At last we reached the pond and immediately my focus changed from flowers to other structures all belonging to the Odonata family, this one in particular being the left-behind exuviae of a Skimmer Dragonfly. I found it at eye level–my eyes that is and not My Guy’s.
I really wanted to introduce him to a dragonfly eclosing and the best I could find today was one that had already split out of its aquatic form and was still pumping hemolymph (bug blood) from its wings back into its expanding body. “Isn’t that cool?” I asked. His response somehow turned a basketball move he expected to see on tonight’s Celtics game into a cooler situation. Hmmm. I’ll win him over yet.
Despite that, I did win another one over. It was an immature Skimmer Dragonfly who had recently emerged for a wee bit cloudy were its wings still.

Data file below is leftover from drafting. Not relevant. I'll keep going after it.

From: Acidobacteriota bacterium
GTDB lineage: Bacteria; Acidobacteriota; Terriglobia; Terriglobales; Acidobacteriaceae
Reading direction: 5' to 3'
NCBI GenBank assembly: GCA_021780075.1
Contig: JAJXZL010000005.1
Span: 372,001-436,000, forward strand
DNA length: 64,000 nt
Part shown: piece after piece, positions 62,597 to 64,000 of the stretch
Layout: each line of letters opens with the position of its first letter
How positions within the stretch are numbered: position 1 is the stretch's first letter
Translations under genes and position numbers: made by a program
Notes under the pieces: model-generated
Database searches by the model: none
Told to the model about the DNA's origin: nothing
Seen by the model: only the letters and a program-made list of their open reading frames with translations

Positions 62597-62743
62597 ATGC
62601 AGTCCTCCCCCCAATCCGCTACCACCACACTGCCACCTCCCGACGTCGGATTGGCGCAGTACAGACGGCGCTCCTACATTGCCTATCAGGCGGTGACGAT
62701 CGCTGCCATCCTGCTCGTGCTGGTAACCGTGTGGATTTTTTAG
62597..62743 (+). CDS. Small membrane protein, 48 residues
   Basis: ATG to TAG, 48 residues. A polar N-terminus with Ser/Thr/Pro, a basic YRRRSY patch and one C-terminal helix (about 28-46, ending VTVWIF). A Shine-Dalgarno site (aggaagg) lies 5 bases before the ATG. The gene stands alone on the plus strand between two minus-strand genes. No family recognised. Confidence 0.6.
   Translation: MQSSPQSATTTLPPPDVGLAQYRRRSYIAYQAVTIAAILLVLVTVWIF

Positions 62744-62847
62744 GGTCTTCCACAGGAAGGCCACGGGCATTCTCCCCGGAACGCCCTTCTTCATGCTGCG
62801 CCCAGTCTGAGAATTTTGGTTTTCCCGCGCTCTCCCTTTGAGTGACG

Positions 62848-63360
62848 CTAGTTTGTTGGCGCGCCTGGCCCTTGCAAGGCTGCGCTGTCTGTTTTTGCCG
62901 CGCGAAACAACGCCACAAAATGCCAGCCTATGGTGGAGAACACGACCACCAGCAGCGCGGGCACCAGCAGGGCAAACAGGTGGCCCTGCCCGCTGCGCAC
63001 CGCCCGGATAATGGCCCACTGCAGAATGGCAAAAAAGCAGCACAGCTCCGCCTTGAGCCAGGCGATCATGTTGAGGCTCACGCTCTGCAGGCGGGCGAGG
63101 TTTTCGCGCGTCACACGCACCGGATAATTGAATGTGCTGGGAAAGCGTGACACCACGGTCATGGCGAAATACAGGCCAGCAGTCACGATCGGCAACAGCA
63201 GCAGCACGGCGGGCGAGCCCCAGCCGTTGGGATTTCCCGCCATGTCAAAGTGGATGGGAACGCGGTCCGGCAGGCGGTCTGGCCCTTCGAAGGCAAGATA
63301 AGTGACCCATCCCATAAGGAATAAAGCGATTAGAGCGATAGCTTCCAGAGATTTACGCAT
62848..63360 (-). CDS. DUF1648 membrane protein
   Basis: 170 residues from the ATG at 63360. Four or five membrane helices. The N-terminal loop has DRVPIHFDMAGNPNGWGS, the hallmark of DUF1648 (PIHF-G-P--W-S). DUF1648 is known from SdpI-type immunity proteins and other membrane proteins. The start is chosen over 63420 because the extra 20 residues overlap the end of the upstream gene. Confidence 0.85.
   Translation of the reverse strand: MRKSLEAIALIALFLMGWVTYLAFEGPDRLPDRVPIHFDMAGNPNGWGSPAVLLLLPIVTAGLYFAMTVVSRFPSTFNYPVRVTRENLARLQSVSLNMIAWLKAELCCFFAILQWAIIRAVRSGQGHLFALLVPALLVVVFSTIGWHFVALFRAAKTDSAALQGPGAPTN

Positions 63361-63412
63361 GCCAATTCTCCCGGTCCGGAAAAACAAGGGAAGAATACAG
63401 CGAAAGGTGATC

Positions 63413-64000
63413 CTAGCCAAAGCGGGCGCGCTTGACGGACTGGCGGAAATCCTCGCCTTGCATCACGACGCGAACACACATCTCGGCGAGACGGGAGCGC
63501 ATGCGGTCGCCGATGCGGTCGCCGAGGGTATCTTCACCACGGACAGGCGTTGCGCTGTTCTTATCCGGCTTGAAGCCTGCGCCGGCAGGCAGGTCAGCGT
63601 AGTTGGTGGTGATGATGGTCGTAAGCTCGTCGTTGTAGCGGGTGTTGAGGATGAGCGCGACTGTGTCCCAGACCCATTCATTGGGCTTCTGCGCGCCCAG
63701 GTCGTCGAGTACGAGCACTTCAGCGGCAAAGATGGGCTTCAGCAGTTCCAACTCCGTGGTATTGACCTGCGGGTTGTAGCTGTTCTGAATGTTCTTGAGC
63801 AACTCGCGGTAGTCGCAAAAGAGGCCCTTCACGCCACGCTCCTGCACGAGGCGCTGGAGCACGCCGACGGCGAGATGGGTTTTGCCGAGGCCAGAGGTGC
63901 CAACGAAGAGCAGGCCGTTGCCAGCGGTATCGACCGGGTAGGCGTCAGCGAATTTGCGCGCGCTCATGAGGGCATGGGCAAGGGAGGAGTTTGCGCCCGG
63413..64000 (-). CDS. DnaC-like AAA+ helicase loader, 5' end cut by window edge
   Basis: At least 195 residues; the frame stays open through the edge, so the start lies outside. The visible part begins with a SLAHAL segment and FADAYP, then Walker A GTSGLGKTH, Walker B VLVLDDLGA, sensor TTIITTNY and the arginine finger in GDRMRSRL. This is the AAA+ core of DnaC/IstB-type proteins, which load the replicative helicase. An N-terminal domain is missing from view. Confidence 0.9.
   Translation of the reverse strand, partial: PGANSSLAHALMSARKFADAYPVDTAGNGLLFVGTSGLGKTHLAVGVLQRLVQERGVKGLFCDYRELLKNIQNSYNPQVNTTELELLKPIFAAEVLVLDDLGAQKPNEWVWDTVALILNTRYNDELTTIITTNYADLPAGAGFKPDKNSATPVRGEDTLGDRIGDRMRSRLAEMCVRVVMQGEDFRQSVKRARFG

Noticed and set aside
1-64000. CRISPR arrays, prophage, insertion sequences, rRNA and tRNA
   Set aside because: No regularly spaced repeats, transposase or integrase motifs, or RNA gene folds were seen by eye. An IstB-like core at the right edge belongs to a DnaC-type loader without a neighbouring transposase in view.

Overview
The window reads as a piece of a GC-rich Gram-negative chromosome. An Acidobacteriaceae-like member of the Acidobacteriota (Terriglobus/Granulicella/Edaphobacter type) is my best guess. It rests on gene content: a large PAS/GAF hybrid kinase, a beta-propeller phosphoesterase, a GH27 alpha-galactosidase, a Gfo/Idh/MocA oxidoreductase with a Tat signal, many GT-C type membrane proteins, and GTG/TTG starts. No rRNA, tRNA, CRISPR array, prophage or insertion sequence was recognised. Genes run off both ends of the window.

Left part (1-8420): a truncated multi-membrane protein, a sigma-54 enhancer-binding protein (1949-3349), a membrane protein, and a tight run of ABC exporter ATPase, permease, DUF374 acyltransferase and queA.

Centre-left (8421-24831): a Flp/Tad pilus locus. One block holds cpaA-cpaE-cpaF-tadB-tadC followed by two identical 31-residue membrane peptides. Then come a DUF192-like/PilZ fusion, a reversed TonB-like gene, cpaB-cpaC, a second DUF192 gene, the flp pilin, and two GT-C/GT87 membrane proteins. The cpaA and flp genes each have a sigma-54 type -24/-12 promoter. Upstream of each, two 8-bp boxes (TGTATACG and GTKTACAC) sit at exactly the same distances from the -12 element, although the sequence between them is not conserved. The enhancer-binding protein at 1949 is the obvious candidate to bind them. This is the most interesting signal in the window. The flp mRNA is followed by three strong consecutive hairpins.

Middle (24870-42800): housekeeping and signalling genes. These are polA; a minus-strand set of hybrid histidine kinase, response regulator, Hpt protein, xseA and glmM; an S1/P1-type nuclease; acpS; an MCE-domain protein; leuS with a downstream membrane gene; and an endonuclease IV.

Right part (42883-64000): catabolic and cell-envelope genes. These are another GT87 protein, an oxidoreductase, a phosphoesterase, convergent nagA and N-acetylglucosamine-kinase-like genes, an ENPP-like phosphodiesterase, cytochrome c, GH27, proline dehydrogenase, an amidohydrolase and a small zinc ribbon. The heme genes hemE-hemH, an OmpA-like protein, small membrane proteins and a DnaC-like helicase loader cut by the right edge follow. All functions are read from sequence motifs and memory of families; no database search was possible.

I knew it to species as a Whiteface for such was the color of . . . its face.
Whether it was a Belted Whiteface Skimmer or a Crimson Whiteface Skimmer, the jury is still out and based upon wing venation. My gut leans toward the former, but I’m open to learning so if you think otherwise, please explain.
That said, it was the first dragonfly that easily climbed upon my offered hand this year and I rejoiced that the Dragonfly Whisperer had joined today’s Mondate. Even My Guy was impressed.
If you follow me either virtually or in reality, you know that during April and May I spend a lot of time beside vernal pools. And this year is no different. Thankfully, I also get to take others along on the journey, from school children to their parents, and members of the public, plus colleague naturalists in the form of Greater Lovell Land Trust’s volunteer docents.
And so it’s been that this particular pool on a land trust property has received tons of attention this year. We’ve always known it to be special because it’s home to Fairy Shrimp, which just the occurrence of one makes it significant by State of Maine standards.